Observations and Love at the Kitchen Sink

She is washing her hands in the kitchen sink after clearing her dishes and filling her bowl with water. The scent of mint dish soap feels extra summery, extra clean after another hot day. Her vacation burn/tan has peeled, giving way to new skin across the bridge of her narrow nose and the high apples of her cheeks. She smiles and looks up.

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“I just love watching you do things like pick dead leaves off of the plant.” What a funny thing to say. She makes it sound like poetry. Just ten minutes prior, I had to pluck off sad, withered leaves that utterly broke, became mushy when I put and left them out on the veranda. She was curious about what flowers they would have grown and how beautiful they would have become. Now, she recounts that she loved watching me deal with the dead houseplant.

“And I love watching you when I tell you there’s a big bug on you. To see what you will do.”

Can you believe that? Like anyone who pushes buttons, she wants the reaction, loves the effect.

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But isn’t this love, I think? To want to simply be with the one we love. To watch them, whether they’re swatting a fly or pouring maple syrup. Even through day-to-day annoyances, we are locked in at the eyes, keyed in at the heart.

Life can be exhausting. I’m thinking specifically of the kind of exhaustion with two big kids and one infant. Diapers. Dishes. Today both kids stayed home from school. We’ve had fevers and potty-training. Science and art activities. Everyone is phenomenal at pushing each other’s buttons, especially the kids to each other. I chose to step into their shared shower just to play ref, therapist, and bruiser. We work at de-escalating a lot. Getting back to forgiveness and the tenderness of kids who know how to be in love. They are infatuated with baby now. If only I would let them sit perched on the edge of wherever their baby sis is laying, look with her at whatever has caught her infant-eyes.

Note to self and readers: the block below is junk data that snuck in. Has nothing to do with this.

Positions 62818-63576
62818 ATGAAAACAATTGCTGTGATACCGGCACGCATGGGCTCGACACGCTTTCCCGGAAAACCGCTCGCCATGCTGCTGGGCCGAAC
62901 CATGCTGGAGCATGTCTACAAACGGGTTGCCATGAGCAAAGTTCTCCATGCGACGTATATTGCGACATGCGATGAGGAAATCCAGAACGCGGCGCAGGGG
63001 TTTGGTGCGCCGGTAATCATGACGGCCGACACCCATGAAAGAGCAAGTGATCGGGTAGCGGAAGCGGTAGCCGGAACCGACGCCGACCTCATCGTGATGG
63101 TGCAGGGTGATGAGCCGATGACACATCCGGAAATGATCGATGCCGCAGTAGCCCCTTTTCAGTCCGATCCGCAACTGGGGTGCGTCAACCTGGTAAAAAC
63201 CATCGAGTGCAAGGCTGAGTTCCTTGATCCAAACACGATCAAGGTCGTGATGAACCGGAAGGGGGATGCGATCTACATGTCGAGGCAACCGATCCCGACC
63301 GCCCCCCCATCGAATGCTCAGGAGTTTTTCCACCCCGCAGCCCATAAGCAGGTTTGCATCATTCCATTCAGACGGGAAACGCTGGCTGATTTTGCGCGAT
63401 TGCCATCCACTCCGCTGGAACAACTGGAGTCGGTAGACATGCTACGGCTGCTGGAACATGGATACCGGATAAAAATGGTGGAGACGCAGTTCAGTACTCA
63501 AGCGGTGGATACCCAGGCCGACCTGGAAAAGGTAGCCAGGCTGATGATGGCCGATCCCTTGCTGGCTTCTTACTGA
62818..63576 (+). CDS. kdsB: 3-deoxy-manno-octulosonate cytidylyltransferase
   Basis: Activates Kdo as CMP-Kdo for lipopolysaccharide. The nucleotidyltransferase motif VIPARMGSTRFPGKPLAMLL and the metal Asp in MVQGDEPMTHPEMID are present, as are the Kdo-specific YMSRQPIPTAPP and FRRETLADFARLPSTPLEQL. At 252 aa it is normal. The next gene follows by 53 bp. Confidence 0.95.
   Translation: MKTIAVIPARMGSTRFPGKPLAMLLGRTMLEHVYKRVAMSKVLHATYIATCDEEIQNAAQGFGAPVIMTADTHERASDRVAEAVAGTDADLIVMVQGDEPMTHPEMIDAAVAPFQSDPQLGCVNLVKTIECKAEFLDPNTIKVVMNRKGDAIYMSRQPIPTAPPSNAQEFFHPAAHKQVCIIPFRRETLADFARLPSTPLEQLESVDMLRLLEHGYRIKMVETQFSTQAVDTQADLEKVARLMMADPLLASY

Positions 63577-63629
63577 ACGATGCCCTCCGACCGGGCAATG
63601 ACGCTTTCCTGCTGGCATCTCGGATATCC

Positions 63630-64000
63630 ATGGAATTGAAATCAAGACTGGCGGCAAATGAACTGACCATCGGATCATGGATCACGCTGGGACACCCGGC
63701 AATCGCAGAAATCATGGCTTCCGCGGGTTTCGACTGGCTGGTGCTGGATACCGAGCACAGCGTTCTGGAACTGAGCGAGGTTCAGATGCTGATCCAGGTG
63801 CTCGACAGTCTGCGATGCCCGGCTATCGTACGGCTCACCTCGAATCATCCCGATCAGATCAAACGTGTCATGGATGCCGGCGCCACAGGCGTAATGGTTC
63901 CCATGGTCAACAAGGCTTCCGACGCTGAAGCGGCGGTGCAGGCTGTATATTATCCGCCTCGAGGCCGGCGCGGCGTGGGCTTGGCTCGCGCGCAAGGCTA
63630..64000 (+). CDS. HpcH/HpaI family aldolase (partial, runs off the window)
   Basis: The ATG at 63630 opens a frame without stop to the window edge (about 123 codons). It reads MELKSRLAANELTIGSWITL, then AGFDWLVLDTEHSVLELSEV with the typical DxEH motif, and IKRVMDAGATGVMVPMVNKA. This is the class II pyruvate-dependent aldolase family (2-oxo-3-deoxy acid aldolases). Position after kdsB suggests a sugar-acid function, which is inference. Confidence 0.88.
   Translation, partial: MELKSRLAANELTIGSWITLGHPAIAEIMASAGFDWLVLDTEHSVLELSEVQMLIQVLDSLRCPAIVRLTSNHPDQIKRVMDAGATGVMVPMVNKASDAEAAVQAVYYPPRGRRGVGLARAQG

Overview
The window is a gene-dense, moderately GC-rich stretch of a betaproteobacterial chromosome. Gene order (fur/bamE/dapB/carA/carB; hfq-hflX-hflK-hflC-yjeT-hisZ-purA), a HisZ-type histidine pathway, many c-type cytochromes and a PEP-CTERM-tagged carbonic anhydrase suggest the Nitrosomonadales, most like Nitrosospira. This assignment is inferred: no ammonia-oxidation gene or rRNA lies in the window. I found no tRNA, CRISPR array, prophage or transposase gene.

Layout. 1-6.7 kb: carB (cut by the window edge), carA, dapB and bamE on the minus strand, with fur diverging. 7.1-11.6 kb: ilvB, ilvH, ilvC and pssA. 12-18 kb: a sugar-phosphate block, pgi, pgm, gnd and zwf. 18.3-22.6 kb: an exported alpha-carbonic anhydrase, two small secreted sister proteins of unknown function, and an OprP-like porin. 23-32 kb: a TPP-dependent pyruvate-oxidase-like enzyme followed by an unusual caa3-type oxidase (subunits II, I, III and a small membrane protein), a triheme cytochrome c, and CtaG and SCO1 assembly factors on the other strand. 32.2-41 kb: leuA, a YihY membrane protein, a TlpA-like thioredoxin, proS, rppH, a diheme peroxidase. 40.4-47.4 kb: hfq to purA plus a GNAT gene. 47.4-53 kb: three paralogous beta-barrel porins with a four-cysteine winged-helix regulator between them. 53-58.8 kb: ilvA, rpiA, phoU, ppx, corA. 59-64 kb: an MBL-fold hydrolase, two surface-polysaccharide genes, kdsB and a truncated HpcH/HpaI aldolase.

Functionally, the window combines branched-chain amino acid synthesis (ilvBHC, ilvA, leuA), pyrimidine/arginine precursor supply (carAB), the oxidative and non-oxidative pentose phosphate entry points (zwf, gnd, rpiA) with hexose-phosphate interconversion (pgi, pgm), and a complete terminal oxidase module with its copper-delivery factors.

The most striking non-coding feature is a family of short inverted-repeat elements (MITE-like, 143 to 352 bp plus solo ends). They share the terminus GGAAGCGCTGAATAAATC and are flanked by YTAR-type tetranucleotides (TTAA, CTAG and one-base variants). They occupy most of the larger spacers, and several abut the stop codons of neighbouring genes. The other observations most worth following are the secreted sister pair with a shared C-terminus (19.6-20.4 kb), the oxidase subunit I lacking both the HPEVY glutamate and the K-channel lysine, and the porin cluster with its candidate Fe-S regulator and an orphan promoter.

Family is getting back to remembering that this is a person you love. Deeply. Wholeheartedly, without malice. This is true for a good marriage, or maintaining any good friendship. What did you first love? What continues to draw you to this person?

And here she said it. Even through the summer heat, the prickles of her wanting more independence and sometimes acting annoyed, she just wants to watch me. To throw whatever at me (a bug, a hug, another invitation to read a favorite book, a whiny whine) and see how I respond. Because she loves me.

We leave the sink and she volleys, “Mom! There’s a giant roach.” Just to see me squirm. To see me fight back with a gleam. We hold onto each other’s eyes. We see each other. The dishes aren’t so overwhelming and the next button I allow to be pushed may not seem as big. I’m on a sort of display, but she knows how to watch, intently, with her heart. She knows how to wear it on her sleeve.

We take each other’s hand and walk upstairs.

 

 

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